Jump to Navigation

We've moved! The new address is http://www.henriettes-herb.com - update your links and bookmarks!

Pyrola.—Pyrola.

Fig. 204. Pyrola rotundifolia. The herb of Pyrola rotundifolia, Linné.
Nat. Ord.—Ericaceae.
COMMON NAMES: Canker lettuce, Shin-leaf, False wintergreen, Pear-leaf wintergreen.

Botanical Source.—This is a perennial, low, scarcely suffruticose evergreen herb. The leaves are radical, or nearly so, orbicular-ovate, nearly 2 inches in diameter, smooth, shining, thick, entire, or crenulate, usually shorter than the petiole, with conspicuous, reticulate veins. The petioles are margined, and as long as, and usually much longer than the leaf. The scape is mostly racemose, 3-angled, 6 to 12 inches high, with scaly bracts at the base and in the middle. The flowers are many, large, fragrant, white, drooping, about 3/4 inch broad, and borne in an oblong, terminal raceme. Calyx 5-parted, persistent; lobes lanceolate, acute, with somewhat spreading tips, 1/2 or 1/3 the length of the petals. Petals 5, roundish-obovate, nearly spreading, concave, deciduous. Stamens 10, ascending; filaments awl-shaped, naked; anthers large, pendulous; stigmas exserted beyond the ring; style declining and curved, and longer than the petals. The capsule is 5-celled, 5-valved, opening at the angles, and many-seeded (W.—G.).

Photo: Pyrola media 3. History and Chemical Composition.—This plant is common in damp and shady woods throughout various parts of the United States, bearing numerous white flowers in June and July. The whole plant is used, and imparts its medicinal properties to water. P. elliptica, Nuttall; P. secunda, Linné; and P. chlorantha, Swartz, possess like properties. Mr. E. N. Smith (Amer. Jour. Pharm., 1881, p. 549) found the leaves of P. elliptica, P. chlorantha, and P. rotundifolia var. asarifolia, Michaux, to contain arbutin, ericolin, urson, tannic, gallic, and malic acids, gum, sugar, albumen, little volatile oil, and some coloring matter.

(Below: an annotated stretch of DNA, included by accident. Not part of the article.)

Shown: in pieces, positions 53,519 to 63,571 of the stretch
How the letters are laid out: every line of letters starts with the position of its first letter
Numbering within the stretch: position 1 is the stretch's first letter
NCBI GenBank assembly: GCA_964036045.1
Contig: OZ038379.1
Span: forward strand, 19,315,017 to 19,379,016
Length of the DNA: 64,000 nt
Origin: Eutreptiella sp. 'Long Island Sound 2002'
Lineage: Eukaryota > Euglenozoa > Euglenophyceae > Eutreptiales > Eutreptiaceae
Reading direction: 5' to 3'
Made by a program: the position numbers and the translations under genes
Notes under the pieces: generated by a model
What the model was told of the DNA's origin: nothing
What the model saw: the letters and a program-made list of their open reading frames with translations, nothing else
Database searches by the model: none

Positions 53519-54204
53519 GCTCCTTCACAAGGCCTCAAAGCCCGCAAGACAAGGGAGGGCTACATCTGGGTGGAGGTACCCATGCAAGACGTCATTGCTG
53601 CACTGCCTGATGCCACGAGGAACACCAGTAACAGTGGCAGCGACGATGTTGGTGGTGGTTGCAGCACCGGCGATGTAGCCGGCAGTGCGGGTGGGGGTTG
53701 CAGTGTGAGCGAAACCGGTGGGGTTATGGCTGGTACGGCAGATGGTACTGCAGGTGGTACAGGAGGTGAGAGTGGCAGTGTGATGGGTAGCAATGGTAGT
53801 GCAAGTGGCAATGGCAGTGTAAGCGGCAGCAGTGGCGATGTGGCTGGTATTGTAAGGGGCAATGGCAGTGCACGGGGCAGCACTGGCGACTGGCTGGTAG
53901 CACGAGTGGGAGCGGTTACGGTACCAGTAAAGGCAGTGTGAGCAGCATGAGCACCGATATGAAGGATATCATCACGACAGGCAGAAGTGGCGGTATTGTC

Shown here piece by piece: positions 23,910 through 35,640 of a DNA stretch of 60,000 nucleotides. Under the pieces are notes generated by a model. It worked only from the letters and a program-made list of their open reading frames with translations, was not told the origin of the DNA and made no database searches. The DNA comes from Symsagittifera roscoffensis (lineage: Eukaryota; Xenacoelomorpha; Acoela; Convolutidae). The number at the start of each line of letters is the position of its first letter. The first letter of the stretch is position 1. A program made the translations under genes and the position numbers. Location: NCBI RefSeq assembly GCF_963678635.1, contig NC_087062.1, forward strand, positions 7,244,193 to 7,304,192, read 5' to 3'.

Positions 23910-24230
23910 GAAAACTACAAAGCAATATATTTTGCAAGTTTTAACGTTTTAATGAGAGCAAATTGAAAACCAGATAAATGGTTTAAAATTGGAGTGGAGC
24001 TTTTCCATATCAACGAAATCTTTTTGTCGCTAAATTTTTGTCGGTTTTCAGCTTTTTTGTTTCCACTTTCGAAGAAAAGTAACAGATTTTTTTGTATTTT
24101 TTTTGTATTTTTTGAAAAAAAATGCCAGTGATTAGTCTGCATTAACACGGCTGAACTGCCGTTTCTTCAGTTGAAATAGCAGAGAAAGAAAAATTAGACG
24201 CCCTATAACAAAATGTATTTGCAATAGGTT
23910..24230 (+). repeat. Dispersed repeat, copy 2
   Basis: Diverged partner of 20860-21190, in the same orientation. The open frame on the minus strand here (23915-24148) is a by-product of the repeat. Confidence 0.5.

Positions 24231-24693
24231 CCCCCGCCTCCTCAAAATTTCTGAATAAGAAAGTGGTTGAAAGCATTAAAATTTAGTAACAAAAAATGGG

Action, Medical Uses, and Dosage.—Round-leaved pyrola is tonic, astringent, diuretic, and antispasmodic. Used in decoction, both internally and externally, in various cutaneous eruptions, likewise in a carcinomatous or scrofulous taint of the system, and in leucorrhoea, and some uterine diseases. As a local application, it will be found of service in sore throat, and ulcerations of the mouth, indolent ulcers, ophthalmia, etc., and forms an excellent soothing poultice for boils, carbuncles, and all painful tumors or swellings. The decoction, taken internally, is valuable in many urinary affections, relieving irritation, and is reputed very useful in gravel, hematuria, and ulceration of the bladder, and in some nervous diseases. The decoction and extract have been used with success in convulsions, and once formed a large portion of a popular nostrum for epilepsy. Dose of the decoction, 1 or 2 fluid ounces, 3 or 4 times a day; of the extract, from 2 to 5 grains. A strong tincture of the fresh plant (℥viii to alcohol, 76 per cent, Oj) may be given in doses of from 1 to 30 drops.

Specific Indications and Uses.—To relieve irritation of the urinary tract.


King's American Dispensatory, 1898, was written by Harvey Wickes Felter, M.D., and John Uri Lloyd, Phr. M., Ph. D.



Main menu 2